1. From the current market levels, it is clear that the markets have priced in the expectations of high growth and corporate earnings in the long term. In fact, as seen in Table 1, the expected PE for 2011-12 for SENSEX is 17.6X, which is closer to the long-term fair PE value of 17. Ideally, we should have seen SENSEX reaching the current levels in FY2011-12 but since it has already attained that level in FY2010-11, it clearly indicates that SENSEX is overvalued by one year.

  2. Since the 2008 crisis which wreaked havoc on the global financial system, the investor confidence in Indian equity market especially that of Foreign Institutional Investors (FIIs) has taken a complete ‘U’ turn, from being excessively bearish to excessively bullish. This is evident through the robust FII flows in 2010. In 2008, the FIIs withdrew close to US$12 billion; while in 2010, the FIIs have pumped in close to US$24.8 billion USD as at end of October. Out of this US$24.8 billion, around 48% (US$ 11.85 billion) has come in last two months. With such high inflows, the risk of FII flow reversal to Indian equity markets has increased. If any negative economic event were to occur, a repeat of heavy outflows as seen in 2008 may lead to a sharp Correction. 
  1. The negative effect of high inflows from FIIs is that it leads to Rupee appreciation, which decreases the attractiveness of Indian exports. Year to Date (YTD), the Rupee had appreciated by 4.5% against the US Dollar.Although the government does not wish to resort to capital control measures on inflows on FIIs at present, it has kept its options open to resort to capital control measures like those we have witnessed in Thailand, South Korea and Brazil. Capital control measures may lead to FIIs redeeming their investments from India, which can again lead to negative performance of SENSEX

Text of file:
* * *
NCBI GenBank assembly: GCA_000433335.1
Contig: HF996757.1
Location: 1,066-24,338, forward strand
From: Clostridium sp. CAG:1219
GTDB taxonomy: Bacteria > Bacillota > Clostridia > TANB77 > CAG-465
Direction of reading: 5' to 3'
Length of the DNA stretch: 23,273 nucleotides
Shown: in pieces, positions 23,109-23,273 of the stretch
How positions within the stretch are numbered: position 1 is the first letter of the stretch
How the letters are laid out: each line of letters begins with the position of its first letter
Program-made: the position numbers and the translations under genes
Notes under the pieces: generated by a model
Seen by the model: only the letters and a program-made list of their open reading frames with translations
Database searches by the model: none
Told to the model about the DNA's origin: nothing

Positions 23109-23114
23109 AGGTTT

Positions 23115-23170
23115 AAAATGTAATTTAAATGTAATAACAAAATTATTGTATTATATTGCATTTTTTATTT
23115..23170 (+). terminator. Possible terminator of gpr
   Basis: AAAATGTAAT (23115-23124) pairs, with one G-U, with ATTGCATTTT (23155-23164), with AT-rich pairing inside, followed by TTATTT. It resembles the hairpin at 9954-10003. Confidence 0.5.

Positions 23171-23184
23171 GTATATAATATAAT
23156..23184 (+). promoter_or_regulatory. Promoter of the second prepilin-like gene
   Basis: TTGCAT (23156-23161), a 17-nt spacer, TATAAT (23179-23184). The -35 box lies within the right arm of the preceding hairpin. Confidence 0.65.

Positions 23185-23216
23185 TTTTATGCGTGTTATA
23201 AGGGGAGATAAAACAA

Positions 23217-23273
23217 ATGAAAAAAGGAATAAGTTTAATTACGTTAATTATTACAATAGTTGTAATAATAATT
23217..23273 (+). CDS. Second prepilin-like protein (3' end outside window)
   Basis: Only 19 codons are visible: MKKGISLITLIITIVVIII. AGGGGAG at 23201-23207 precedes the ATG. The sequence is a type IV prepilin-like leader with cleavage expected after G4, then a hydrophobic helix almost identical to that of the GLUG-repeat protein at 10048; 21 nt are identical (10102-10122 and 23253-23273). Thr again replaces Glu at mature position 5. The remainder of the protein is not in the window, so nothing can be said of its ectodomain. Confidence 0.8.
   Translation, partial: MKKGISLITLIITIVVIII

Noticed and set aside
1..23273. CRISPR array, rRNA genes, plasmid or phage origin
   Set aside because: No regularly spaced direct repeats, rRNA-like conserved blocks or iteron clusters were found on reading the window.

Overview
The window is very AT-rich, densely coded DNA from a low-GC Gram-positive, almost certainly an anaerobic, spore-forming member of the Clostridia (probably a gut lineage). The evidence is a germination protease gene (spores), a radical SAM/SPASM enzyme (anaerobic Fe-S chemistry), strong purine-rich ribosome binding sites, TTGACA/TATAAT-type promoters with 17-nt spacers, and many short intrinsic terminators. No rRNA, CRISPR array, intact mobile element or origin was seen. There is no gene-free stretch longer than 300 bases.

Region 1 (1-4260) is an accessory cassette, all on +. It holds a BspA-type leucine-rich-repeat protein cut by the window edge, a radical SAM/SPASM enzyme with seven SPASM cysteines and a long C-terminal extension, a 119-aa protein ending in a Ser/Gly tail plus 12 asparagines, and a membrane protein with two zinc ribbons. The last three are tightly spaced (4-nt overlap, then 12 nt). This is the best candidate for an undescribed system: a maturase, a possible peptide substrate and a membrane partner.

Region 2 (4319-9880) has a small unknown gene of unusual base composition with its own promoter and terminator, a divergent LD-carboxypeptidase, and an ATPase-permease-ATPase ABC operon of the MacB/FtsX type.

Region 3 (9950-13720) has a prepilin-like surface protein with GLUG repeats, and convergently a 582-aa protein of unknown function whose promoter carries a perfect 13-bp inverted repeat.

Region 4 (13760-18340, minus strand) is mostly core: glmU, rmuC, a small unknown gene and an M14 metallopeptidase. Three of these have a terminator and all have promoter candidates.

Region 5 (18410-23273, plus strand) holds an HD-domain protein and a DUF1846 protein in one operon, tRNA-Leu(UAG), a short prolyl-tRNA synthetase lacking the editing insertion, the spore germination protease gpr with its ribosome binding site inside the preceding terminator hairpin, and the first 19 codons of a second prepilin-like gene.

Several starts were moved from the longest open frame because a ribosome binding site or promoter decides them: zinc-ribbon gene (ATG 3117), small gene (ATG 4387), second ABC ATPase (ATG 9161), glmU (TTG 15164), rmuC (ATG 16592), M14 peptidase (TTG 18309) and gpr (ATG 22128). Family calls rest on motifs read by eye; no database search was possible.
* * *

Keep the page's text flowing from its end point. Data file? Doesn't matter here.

2. Currently in India, we have negative excess yields. Excess yield is calculated by subtracting the inverse of SENSEX PE with the yield of the 10 year or 5 Year Government Security or Bond (G- Sec). The same can be seen in Chart 1 which shows the SENSEX level along with the excess yields over 10 Year and 5 Year G–Secs since 2000. In the current situation, negative excess yield is due to both higher PE values and higher yields of G-Secs. It is well known that equities as an asset class is more risky than bonds. A positive excess yield implies that equities have more potential to give higher returns in comparison to the G-Secs while a negative excess yield implies that the G-Secs have more potential to give higher returns than equities. Investing in equities when you have a negative excess yield also implies that you may be taking higher risk but your returns may  be much lower or even negative.   

Chart 1: SENSEX LEVEL and Excess yields

Downgrading India to 2.5 Stars (Neutral)

After considering current valuations and earnings expectations, we think that the Indian equity market now looks overvalued on an absolute as well as relative basis, which warrants a downgrade. We are thus downgrading our star rating on the Indian equity market to 2.5 stars (“Neutral”) from 3.5 stars (“Attractive”).


iFAST and/or its content and research team’s licensed representatives may own or have positions in the mutual funds of any of the Asset Management Company mentioned or referred to in the article, and may from time to time add or dispose of, or be materially interested in any such. This article is not to be construed as an offer or solicitation for the subscription, purchase or sale of any mutual fund. No investment decision should be taken without first viewing a mutual fund's offer document/scheme additional information/scheme information document. Any advice herein is made on a general basis and does not take into account the specific investment objectives of the specific person or group of persons. Investors should seek for professional investment, tax, and legal advice before making an investment or any other decision. Past performance and any forecast is not necessarily indicative of the future or likely performance of the mutual fund. The value of mutual funds and the income from them may fall as well as rise. Opinions expressed herein are subject to change without notice. Please read our disclaimer in the website.